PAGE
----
After starring in seven previous Discworld novels, it’s time for street urchin-turned-policeman-turned-nobleman Sam Vimes to take a vacation. But no reader will be surprised when Vimes uncovers a smuggling and trafficking business that’s thriving quietly in the countryside—after all, the policeman knows from years in the City Watch that everybody is guilty of something. Unfortunately, Snuff marks the degradation of some of the Discworld’s most complex characters. The city’s resident tyrant Vetinari, who in the past has embodied the role of the omniscient chessmaster, seems inexplicably to be losing his previously iron grip on his rule; meanwhile, Vimes’s butler Willikins, a nod to Jeeves from P. G. Wodehouse’s novels, has somehow morphed from the perfect “gentleman’s gentleman” to an unnecessary free-thinking, free-acting double of Vimes himself. And Vimes’s signature cynicism in believing that the policeman isn’t so very far removed from the criminal, while fresh six or seven novels ago, now feels stale and repetitive. So, while readers will recognize Pratchett’s style and wit in Snuff, those of us who have stuck with Vimes since Guards, Guards! so many books ago will find this novel uncomfortably familiar. – Andrew R. ’17
Fans of science fiction with a twist of Egyptology will really enjoy this entry into the Discworld series. “Pyramids” is basically an alternate history, asking what if the ancient pyramids really held magical powers, and what if those powers got out of hand? There is plenty of action, adventure, and comedy throughout the book as we follow the dead king – frustrated that he is being mummified, the new king and his camel (a brilliant mathematician; the camel, not the new king), and the pyramid builders as their world starts to unravel around them. Not for everyone, but if you like stories that are a bit “wacky” this one is for you. – Mr. Tony Silk (Harker teacher)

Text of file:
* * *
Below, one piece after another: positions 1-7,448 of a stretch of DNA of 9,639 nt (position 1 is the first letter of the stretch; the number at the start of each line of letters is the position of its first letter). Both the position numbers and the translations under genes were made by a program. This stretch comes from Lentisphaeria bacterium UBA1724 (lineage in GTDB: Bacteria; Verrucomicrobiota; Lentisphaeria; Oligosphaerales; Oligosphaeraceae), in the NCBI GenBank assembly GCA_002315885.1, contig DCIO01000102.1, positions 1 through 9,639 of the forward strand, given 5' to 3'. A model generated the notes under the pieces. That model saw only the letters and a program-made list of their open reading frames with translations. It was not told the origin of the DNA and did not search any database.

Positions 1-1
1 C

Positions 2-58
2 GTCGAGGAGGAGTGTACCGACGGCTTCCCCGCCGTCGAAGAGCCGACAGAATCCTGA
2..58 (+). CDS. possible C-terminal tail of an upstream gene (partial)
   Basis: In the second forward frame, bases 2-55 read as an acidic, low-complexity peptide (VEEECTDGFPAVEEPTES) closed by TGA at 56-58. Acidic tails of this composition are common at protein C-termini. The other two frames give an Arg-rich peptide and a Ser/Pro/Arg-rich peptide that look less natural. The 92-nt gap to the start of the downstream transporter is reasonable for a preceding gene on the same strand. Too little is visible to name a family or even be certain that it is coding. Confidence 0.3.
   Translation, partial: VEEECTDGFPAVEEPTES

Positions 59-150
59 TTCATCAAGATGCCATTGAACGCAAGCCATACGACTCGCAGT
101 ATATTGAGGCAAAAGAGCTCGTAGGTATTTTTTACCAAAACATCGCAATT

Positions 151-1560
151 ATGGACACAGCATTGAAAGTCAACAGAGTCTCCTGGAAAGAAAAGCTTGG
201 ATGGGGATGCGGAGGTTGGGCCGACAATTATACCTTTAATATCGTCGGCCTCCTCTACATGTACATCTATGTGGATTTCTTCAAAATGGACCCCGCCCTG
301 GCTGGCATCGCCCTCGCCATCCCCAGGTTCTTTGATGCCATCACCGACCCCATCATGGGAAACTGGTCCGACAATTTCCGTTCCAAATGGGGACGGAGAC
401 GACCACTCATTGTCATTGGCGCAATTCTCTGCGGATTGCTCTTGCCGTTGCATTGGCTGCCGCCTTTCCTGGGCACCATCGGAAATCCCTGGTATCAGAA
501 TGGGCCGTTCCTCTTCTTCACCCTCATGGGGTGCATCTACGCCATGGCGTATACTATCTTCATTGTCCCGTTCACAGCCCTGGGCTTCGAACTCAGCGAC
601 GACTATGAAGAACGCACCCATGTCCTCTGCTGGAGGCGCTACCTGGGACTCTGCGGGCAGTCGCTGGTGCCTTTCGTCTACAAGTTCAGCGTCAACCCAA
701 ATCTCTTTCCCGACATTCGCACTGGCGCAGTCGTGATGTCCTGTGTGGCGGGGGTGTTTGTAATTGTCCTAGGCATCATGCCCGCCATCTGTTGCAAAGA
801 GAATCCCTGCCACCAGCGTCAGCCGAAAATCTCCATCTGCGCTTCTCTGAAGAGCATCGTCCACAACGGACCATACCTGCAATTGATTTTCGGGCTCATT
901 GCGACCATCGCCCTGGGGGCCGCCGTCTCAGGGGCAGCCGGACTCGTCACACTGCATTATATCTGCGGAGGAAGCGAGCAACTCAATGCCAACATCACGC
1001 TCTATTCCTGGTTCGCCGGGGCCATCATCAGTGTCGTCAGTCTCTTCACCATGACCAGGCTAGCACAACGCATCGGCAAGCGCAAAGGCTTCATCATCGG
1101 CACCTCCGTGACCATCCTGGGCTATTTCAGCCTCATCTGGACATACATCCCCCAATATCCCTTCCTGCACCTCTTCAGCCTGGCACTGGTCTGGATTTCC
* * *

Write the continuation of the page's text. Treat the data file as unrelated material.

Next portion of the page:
As Commander of the City Watch, Sam Vimes is one of the happiest, wealthiest, and most powerful men in Ankh-Morpork. And he owes all his success to his mentor, John Keel, who taught him all he knows nearly thirty years earlier. Today, as Vimes chases a dangerous murderer through the streets, both men are sucked through a time portal and land in the Ankh-Morpork of thirty years ago. It’s bad enough that Vimes is stuck in one of the darkest periods of the city’s history—but the situation is made much, much worse when the criminal kills John Keel before his time. While writing a time-travel novel, many well intentioned writers fail to come up with a convincing theory for how to send their characters to another era; Pratchett avoids this trap entirely by intentionally putting forward the least convincing, but most entertaining, argument I’ve ever read. Science-fiction purists may have a hard time swallowing his theory (which includes monks with brooms, quantum physics, and the Baked-Bean Tin of Universal Oneness), but any other fan of the Discworld will enjoy this City Watch novel as much as the rest of Pratchett’s series.